# Regular Random *k*-SAT: Properties of Balanced Formulas

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## Abstract

We consider a model for generating random *k*-SAT formulas, in which each literal occurs approximately the same number of times in the formula clauses (regular random and *k*-SAT). Our experimental results show that such regular random *k*-SAT instances are much harder than the usual uniform random *k*-SAT problems. This is in agreement with other results that show that more balanced instances of random combinatorial problems are often much more difficult to solve than uniformly random instances, even at phase transition boundaries. There are almost no formal results known for such problem distributions. The balancing constraints add a dependency between variables that complicates a standard analysis. Regular random 3-SAT exhibits a phase transition as a function of the ratio *α* of clauses to variables. The transition takes place at approximately *α* = 3.5. We show that for *α* > 3.78 with high probability (w.h.p.) random regular 3-SAT formulas are unsatisfiable. Specifically, the events \({\user1{\mathcal{E}}}_{n} \) hold with high probability if **Pr** \({\left( {{\user1{\mathcal{E}}}_{n} } \right)} \to 1\) when *n* → ∞. We also show that the analysis of a greedy algorithm proposed by Kaporis et al. for the uniform 3-SAT model can be adapted for regular random 3-SAT. In particular, we show that for formulas with ratio *α* < 2.46, a greedy algorithm finds a satisfying assignment with positive probability.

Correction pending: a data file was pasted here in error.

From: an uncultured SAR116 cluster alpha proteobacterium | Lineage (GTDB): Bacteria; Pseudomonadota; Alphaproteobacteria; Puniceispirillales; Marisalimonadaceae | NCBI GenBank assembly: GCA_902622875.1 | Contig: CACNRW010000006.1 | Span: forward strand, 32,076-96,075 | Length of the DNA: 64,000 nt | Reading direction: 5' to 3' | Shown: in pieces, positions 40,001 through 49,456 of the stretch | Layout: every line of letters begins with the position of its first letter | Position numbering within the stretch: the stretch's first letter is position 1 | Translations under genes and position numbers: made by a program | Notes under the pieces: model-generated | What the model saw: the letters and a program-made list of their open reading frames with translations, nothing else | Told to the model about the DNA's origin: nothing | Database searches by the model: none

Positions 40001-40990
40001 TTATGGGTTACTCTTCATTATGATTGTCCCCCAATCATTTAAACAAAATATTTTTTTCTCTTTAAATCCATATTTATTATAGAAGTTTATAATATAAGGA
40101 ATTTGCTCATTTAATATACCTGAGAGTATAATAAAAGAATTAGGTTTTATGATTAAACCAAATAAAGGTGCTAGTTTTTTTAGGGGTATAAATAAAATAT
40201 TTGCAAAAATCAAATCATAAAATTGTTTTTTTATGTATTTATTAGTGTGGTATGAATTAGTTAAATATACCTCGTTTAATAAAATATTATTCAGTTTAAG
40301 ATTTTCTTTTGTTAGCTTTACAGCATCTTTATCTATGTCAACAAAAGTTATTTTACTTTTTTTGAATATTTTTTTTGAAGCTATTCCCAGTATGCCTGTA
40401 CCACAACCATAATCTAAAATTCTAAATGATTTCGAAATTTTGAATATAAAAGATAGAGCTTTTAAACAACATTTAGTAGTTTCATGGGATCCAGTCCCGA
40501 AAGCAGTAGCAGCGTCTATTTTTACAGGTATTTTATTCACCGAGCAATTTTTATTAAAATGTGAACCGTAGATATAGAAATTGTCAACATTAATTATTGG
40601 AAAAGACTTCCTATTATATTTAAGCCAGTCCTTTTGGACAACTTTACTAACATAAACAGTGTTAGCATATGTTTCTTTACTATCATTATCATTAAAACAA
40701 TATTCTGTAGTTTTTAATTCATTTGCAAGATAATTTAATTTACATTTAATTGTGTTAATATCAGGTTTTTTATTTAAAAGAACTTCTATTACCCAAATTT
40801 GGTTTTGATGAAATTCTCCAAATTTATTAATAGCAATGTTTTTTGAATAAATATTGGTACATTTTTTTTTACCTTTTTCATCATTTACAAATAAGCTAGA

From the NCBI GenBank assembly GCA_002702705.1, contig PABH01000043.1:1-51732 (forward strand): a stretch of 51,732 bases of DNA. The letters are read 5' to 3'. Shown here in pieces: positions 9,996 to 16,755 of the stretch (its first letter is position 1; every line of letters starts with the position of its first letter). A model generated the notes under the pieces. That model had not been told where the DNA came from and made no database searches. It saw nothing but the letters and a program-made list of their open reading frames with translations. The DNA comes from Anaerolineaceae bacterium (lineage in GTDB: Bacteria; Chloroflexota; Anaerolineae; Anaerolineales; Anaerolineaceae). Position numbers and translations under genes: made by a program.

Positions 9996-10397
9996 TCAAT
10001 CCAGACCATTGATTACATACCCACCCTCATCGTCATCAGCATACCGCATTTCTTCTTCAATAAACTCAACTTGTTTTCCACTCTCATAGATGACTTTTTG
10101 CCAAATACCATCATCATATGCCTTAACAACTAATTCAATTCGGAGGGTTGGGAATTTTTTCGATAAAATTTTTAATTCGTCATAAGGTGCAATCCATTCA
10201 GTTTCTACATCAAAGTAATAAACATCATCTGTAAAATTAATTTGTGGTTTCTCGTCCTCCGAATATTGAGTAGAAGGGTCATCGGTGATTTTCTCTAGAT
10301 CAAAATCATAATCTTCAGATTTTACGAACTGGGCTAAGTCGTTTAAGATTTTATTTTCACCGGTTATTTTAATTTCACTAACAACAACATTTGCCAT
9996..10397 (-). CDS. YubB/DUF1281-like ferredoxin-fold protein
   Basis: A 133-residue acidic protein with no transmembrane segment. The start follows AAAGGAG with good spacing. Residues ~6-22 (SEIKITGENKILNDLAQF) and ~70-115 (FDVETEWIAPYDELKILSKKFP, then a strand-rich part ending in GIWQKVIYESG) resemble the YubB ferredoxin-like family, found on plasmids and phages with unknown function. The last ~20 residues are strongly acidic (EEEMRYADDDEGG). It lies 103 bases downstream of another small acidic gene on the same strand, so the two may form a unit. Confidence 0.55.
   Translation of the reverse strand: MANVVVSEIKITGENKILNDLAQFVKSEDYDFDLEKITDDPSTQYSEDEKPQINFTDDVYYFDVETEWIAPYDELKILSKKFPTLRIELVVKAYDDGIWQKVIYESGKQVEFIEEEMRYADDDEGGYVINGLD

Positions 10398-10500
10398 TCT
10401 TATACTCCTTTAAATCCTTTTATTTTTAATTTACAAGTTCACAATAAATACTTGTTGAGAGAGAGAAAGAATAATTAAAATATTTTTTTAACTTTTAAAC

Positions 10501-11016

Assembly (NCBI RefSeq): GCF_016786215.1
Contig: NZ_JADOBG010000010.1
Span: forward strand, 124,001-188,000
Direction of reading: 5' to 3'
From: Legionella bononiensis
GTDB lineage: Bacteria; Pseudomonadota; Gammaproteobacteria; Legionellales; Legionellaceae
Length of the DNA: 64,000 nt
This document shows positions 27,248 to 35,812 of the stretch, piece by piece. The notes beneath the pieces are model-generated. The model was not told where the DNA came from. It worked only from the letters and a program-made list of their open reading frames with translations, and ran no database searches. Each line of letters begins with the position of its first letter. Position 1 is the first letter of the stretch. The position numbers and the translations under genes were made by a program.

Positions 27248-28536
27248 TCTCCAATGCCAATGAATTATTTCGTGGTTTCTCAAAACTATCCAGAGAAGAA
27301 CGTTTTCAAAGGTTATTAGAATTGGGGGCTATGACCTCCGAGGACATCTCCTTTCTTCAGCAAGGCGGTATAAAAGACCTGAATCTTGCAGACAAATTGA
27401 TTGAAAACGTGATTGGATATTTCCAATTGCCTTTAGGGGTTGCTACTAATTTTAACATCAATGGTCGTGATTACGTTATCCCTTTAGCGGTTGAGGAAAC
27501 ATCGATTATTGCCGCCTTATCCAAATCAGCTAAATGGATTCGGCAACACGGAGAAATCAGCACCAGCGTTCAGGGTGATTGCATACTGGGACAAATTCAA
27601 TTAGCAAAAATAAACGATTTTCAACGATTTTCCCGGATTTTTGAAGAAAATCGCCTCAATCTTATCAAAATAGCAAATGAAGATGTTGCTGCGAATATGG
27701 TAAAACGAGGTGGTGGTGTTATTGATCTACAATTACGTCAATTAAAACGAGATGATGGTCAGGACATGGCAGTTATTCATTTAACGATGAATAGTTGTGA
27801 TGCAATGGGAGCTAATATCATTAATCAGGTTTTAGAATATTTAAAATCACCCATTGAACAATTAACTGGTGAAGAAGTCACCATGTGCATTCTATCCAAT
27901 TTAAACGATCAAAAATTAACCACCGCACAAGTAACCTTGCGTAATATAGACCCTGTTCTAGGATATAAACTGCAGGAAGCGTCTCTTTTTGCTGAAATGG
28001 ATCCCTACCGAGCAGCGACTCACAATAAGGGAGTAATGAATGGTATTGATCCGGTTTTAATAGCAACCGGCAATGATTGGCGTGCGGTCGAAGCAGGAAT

## Key words

satisfiability phase transition k-SAT regular Boolean formulae## Preview

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